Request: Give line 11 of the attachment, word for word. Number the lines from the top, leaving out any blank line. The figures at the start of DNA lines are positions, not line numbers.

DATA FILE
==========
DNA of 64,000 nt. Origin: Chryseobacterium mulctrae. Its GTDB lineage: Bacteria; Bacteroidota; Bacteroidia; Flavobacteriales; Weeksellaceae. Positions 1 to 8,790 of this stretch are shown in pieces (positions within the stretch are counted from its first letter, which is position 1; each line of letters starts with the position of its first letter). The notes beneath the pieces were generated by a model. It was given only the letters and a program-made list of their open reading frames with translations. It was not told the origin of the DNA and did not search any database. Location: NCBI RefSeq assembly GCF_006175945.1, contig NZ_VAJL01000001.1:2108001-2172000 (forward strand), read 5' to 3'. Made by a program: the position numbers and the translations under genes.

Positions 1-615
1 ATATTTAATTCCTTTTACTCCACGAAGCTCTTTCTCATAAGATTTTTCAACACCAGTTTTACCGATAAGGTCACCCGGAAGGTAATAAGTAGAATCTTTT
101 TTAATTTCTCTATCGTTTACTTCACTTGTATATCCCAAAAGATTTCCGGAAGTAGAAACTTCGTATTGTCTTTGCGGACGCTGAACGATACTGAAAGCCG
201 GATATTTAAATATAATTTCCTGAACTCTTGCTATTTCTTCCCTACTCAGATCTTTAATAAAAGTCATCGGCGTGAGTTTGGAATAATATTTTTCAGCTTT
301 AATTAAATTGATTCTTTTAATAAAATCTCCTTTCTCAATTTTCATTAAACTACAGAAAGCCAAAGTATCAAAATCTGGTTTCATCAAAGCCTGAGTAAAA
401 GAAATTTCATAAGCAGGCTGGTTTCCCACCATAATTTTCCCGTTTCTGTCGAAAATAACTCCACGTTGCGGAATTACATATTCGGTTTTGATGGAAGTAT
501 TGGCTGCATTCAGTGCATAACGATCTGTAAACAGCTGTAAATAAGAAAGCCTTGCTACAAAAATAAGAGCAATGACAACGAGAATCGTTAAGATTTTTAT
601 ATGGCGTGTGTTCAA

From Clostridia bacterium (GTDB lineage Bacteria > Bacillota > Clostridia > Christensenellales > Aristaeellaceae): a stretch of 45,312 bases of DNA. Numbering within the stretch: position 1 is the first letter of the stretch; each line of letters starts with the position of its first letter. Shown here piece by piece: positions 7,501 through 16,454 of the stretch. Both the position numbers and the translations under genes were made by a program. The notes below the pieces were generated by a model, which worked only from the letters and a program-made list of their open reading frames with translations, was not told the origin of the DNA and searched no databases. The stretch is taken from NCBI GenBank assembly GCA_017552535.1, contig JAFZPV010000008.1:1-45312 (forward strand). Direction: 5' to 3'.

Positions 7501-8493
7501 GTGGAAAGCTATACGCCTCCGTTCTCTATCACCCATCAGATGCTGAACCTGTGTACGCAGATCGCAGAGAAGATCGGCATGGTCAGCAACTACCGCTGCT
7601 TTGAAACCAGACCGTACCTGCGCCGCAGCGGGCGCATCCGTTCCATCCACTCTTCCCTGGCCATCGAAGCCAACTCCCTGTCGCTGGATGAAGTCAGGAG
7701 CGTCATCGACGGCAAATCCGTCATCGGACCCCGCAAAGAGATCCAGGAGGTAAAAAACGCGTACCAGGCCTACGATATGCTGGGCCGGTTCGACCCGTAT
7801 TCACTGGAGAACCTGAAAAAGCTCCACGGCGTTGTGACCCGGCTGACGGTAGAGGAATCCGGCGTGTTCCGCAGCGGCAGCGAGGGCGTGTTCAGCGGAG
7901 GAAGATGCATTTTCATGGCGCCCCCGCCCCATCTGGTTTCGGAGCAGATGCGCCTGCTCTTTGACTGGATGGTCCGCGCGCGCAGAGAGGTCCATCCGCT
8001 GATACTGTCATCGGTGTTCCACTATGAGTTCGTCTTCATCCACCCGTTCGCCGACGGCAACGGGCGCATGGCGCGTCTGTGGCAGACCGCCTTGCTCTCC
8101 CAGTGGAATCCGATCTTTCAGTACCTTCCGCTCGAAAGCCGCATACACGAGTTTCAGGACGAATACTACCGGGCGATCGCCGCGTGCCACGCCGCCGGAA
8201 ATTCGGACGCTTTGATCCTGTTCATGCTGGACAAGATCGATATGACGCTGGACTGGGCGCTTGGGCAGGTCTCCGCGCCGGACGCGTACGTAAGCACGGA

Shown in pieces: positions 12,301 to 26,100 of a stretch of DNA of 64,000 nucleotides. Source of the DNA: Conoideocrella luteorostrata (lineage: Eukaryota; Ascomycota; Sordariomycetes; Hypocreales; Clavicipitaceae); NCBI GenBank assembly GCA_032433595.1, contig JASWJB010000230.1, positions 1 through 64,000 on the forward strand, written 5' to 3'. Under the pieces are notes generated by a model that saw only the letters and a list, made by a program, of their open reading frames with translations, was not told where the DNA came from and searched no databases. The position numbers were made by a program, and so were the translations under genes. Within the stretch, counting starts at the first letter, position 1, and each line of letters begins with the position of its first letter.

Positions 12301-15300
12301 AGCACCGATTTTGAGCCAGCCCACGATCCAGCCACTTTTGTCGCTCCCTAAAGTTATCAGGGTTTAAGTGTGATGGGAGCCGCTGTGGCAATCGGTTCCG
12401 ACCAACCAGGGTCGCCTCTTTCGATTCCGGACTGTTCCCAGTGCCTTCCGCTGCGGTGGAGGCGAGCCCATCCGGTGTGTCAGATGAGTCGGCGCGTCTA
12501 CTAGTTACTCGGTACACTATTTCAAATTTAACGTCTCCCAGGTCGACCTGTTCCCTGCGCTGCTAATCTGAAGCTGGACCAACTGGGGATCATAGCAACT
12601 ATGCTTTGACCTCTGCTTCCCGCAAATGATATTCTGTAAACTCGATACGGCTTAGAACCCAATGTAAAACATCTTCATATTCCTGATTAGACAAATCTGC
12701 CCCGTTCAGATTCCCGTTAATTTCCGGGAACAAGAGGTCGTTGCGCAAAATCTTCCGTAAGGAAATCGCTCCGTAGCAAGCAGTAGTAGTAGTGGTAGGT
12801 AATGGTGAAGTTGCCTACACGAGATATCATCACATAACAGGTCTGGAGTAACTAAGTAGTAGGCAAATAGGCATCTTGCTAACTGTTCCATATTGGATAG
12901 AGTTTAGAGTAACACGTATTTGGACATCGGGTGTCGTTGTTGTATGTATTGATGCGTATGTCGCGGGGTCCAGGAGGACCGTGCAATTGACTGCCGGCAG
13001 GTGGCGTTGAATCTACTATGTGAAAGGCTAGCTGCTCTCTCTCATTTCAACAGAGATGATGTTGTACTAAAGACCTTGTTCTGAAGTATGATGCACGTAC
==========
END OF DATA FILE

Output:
Positions 7501-8493